They're the Tops

by Marianne Meadahl
Photograpy by Curtis Trent

Celebrating Shrum, gold, and silver winners

They are SFU’s highest achievers. Our best and brightest, honoured as recipients of the Gordon M. Shrum gold medal and the Government of Canada’s Governor General (GG) gold and silver medals.

The Shrum medal, established by SFU’s first chancellor, is awarded annually. The medal and $500 prize are given to a graduating undergraduate who maintains a high scholastic standing and who also shows outstanding qualities of character and unselfish devotion to SFU – values applauded by the late Shrum. An awards committee selects the recipient after consultation with faculty, staff, and student representatives.

The GG gold and silver medals are awarded on behalf of Canada’s Governor General, purely for academic excellence: the gold at the graduate level, and the silver at the undergraduate level. Established in 1873, the prize is considered one of the most prestigious awards that a student at a Canadian educational institution can receive.

So where do these top students go? Some break ground, like Nadine Caron (Shrum 1993), now a doctor in Prince George, B.C.’s first aboriginal surgeon. SFU also reaps benefits, netting Karen Marotz (GG gold medal, 1979), head librarian at the Belzberg Library at SFU Vancouver.

Here are some of the stories of other past winners.

Helen Augustin (Shrum 2002) <>

Helen Augustin’s life changed after she was touched by an angel. She still has the little cherub, a plaster figure painted by a young mother in a Brazilian slum.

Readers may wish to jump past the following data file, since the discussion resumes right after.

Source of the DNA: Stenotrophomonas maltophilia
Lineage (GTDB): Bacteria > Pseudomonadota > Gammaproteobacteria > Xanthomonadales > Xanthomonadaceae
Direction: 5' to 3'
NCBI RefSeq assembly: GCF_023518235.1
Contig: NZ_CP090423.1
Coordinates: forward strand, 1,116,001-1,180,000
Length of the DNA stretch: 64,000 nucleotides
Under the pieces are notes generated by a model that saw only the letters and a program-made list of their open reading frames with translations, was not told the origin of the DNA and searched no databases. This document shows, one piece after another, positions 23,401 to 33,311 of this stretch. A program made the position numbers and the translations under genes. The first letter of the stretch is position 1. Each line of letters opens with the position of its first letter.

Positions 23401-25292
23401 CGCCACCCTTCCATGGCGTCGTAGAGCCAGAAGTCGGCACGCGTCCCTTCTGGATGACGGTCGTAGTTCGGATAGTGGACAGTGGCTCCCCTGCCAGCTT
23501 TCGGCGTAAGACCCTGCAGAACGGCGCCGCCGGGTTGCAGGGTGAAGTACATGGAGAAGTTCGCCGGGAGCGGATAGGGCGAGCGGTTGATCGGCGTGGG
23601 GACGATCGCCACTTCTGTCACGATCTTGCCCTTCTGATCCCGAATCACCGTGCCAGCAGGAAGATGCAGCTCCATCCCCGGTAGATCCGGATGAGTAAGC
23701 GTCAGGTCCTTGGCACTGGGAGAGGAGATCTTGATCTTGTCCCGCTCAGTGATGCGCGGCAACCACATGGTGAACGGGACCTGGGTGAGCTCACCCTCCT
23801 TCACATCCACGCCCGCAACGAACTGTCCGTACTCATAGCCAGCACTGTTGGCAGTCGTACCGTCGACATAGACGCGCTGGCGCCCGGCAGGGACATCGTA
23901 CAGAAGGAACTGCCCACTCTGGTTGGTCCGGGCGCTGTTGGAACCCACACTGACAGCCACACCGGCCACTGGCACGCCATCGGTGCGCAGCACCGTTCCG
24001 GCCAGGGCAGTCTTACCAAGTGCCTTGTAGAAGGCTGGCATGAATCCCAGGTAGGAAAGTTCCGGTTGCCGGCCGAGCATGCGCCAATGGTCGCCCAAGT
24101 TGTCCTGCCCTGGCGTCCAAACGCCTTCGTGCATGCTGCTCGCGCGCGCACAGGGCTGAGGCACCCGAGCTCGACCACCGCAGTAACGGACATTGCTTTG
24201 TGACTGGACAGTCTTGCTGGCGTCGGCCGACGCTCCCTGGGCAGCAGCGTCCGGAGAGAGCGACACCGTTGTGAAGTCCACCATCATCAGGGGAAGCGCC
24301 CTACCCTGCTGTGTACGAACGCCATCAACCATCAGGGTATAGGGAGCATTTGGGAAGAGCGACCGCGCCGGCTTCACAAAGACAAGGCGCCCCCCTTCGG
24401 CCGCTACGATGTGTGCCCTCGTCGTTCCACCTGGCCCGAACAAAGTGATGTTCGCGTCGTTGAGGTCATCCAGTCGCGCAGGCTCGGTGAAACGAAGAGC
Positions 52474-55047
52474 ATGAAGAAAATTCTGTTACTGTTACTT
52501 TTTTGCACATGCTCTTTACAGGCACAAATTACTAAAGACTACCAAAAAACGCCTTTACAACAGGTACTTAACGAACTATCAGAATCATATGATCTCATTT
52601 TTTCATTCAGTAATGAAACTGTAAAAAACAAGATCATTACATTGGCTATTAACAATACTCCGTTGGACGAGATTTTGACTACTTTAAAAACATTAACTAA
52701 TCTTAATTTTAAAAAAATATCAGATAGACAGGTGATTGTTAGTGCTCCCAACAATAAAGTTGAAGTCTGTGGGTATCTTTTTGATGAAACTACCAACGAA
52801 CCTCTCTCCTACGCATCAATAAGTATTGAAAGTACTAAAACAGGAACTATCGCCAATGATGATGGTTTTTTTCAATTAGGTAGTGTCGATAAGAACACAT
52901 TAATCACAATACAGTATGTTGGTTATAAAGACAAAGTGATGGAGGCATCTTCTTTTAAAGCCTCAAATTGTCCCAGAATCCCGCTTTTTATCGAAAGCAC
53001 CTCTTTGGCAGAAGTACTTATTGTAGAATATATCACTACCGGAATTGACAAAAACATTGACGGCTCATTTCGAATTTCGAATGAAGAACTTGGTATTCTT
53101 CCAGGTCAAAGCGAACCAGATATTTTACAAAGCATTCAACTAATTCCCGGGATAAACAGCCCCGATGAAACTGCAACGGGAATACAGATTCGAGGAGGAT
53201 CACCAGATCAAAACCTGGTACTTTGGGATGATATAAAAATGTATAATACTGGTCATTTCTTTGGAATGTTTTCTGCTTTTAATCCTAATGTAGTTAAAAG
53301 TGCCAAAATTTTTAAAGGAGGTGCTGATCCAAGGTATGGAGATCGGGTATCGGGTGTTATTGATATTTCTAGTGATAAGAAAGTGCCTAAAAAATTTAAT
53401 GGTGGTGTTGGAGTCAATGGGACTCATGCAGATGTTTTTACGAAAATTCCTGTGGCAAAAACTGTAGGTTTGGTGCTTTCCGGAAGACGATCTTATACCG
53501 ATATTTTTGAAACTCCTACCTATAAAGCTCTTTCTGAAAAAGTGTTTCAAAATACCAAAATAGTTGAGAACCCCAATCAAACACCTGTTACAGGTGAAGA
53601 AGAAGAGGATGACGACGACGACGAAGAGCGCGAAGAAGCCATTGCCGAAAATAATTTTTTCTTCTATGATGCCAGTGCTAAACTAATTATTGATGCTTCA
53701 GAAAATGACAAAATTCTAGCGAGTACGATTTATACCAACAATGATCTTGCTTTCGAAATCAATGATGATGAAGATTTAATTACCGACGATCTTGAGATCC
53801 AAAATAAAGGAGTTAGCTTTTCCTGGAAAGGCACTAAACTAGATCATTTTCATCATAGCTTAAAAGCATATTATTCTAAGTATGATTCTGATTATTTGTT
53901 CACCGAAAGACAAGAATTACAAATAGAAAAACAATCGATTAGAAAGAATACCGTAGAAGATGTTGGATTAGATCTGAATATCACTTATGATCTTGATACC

“I was working as an office temp while going to university,” recalls Augustin. “A woman had brought these angels made by young mothers and former ‘street boys.’ She was selling them and the money was being sent back to the community. I thought I’d like to be part of this.”

Augustin contacted Miriam Ulrych, founder and director of Street Angels, a Vancouver-based grassroots aid organization.

She then visited Dona Aurora in Bahia, Brazil, and knew she had found her niche.

“From the moment I arrived in the community I fell in love with the children,” says Augustin, who continued her volunteer work with the organization while completing her studies with top marks.

Augustin – now executive director of Street Angels – coordinates the work of its fostering education program. The program links children in the community with foster parents abroad, who help fund the children’s education and health needs with $40-a-month donations.

Helen Augustin's life changed after she was touched by an angel. She still has the little cherub, a plaster figure painted by a young mother in a Brazilian slum.

With some 200 children in the program, the task of nurturing relationships is huge. The local program coordinator conducts interviews with the families, and Augustin painstakingly translates them from Portuguese to keep foster parents informed of their children’s lives.

During Augustin’s most recent visit to Bahia last year, six houses were inaugurated for their latest program, the Street Angels Community Bank. The initiative provides home repair grants in exchange for community service. To date, 15 houses have been repaired.

As with all of their work in Bahia, the local people play an important role. “It’s so encouraging to meet the local women and see their response. They are so proud of what they’ve done for themselves and their community,” she says.